To remain unaffected after learning this fact means that you are prepared to allow billions of living, sentient beings to be slaughtered in unimaginably horrible ways: because you like the taste of meat/fish/dairy.

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Vegan Schmegan: Three Huge Reasons (Reason Two)

The flippant nature of comments around the subject of animal consumption, whether the meat of an animal or products made from its lactations, can be interesting to hear. I’ve had conversations with people telling me they’ll continue to eat meat just because they don’t like being told what to do by others, and still others telling me that they really don’t care about the implications of doing so. And to a certain extent you have to think, well, okay, it’s a free world, and all that, but then, if you choose to turn to three huge reasons for giving up not only meat but all animal derived products, it turns out that you’d have to be something of a sadist not to give it up.

Huge Reason #2: Animal Agriculture means one-seventh of the world’s population remains hungry and under-nourished

All of the resources that go into feeding livestock so that humans can eat meat and dairy, results in there not being enough food to feed the world’s current population. If we fed humans what is being fed to animals, in order to kill the animals so that they can be eaten, then none of the one billion malnourished people living today would remain so. See Humane Society International’s assessment, here.

To remain unaffected after learning this fact means that you are prepared to allow people to starve to death: because you like the taste of meat/fish/dairy.

See Huge Reason #1


David Foster Wallace and Repressive Taboos

David Foster Wallace’s use of disenfranchised voices in Infinite Jest (1996) receives little critical attention. Clenette Henderson and yrstruly’s narratives raise issues of taboo subjects: child sexual abuse, drug-addiction, and prostitution. A close reading of their voices aims to break over twenty years of critical silence by exposing such taboos.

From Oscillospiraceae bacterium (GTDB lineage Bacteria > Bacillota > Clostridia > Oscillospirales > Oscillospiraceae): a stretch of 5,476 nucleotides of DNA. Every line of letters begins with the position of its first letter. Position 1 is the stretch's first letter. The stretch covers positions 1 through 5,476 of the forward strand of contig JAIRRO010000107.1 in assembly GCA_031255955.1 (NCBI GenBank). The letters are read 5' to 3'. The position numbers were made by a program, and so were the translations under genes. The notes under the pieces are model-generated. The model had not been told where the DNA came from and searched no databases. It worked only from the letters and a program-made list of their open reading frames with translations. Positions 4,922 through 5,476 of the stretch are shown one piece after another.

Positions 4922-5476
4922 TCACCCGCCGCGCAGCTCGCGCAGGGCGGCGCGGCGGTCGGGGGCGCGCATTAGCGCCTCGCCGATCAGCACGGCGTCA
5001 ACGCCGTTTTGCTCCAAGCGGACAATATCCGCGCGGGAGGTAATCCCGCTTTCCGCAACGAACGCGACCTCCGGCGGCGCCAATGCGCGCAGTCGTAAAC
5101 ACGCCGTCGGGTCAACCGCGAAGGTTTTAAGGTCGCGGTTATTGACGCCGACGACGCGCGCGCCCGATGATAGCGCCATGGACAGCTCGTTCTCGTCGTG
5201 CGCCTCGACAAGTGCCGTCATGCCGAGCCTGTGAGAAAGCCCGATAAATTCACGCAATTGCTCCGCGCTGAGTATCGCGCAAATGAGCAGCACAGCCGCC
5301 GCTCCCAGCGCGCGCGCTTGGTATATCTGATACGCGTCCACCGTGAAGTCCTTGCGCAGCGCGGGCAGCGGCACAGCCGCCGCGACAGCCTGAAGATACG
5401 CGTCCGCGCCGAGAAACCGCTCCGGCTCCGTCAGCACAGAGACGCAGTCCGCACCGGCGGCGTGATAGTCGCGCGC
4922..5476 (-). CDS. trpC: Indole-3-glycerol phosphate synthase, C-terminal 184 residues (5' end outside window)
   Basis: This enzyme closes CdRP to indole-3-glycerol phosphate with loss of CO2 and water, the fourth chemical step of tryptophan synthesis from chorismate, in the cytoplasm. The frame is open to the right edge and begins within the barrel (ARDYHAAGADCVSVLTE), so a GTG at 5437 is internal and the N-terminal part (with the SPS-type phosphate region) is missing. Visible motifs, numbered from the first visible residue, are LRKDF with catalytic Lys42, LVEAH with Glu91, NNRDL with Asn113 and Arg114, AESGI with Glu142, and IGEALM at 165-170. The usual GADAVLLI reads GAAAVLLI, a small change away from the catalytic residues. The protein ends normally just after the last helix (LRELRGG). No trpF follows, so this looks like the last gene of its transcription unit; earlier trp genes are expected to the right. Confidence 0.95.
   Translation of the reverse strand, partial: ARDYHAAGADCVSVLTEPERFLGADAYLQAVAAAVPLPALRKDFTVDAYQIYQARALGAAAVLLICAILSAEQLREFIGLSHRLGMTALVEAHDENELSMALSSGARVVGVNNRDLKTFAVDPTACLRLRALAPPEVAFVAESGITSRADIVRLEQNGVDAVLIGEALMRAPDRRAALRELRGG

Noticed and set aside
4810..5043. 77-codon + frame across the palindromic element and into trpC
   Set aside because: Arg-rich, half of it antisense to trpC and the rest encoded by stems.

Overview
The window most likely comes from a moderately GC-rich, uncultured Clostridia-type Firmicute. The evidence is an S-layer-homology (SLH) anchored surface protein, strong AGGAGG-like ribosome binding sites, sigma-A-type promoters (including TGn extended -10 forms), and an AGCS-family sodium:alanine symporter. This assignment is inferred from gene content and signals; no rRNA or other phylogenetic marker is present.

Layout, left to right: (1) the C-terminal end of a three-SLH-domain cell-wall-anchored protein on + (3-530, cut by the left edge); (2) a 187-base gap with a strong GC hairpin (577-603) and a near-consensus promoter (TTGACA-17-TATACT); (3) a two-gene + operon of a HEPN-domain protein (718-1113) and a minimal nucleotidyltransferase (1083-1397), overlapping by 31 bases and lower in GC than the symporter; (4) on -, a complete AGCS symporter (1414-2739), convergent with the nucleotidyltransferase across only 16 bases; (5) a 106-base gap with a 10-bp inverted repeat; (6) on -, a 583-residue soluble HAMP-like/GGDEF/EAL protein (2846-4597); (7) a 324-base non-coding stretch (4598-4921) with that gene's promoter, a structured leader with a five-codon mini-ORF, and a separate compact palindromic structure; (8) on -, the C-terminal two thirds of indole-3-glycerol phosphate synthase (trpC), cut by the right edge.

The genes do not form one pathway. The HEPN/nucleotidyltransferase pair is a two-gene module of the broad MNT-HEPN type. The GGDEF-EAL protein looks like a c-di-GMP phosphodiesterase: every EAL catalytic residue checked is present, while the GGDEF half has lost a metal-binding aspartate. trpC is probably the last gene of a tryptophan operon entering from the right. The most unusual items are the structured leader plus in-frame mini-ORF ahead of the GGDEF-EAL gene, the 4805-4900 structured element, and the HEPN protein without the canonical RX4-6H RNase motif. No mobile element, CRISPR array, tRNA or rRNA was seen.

“Ooh… that sounds like fun!”
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“Saturn Devouring His Son,” Francisco Goya, c. 1819-1823

Spare Money??? #Conceptual #Art

If you do have some spare money knocking about, why not take a punt on this piece of Conceptual Art. With perhaps a nod in the direction of Carl Andre, this Untitled piece speaks of #Austerity, #Unity, #Resistance, and probably a great many other things if you stop long enough to actually consider it.

 

It is currently listed on Ebay, with all proceeds from the sale going directly to Shelter (England and Scotland), for the benefit of those persons living without a home. The sale price is ambitious, but in a world where Donald J. Trump gets to be President-Elect of the U.S.ofA., who’s to say we can’t achieve the full price?

Dig deep, winter is coming, and being homeless is no fun, no matter where in the world you live.


Adam Curtis’ #Hyper-Normalisation

Only part-way through this film, but there’s sufficient substance to start a post, and the most intriguing thing about Curtis’ film, Hyper-Normalisation, so far, is the use of the phrase “collective action,” as opposed to what appears to be a scathing critique of the “individual” who observes life with a kind of “hip irony.” The sentiment, here, and remember that the film isn’t finished yet, seems to be one aimed at pricking the senses, perhaps stirring viewers to a form of collective action. The questions that keep popping up with respect to this are: but what kind of collective action can we imagine when we have to make a film that spells out the state of hyper-normalisation? What, if any, collective action is possible when, for instance, and here’s a seasonal reminder, we have the whole weight of corporate marketing aimed at convincing us that we need to give things to each other in excess, or to buy those things for ourselves, and often with credit (money that we don’t have), because that’s a good way to celebrate the life of Jesus Christ?

Side note: Some of the things that we could buy right now – drones with cameras (up to £1300); VR (virtual reality) goggles (up to £100); and, showing how desperate corporate marketing is when it comes to not letting us rest for even a moment, wireless headphones (up to £250), with the accompanying tag-line: “Run off that Christmas Pudding.” And, on a separate note, we can also see the ways in which we are kept pigeon-holed when we stop to consider the sections that tell us which gifts are acceptable/suitable “For Him,” and “For Her,” each with the very simple colour scheme of blue for boy, pink for girl.

Anyway, back to the film for now.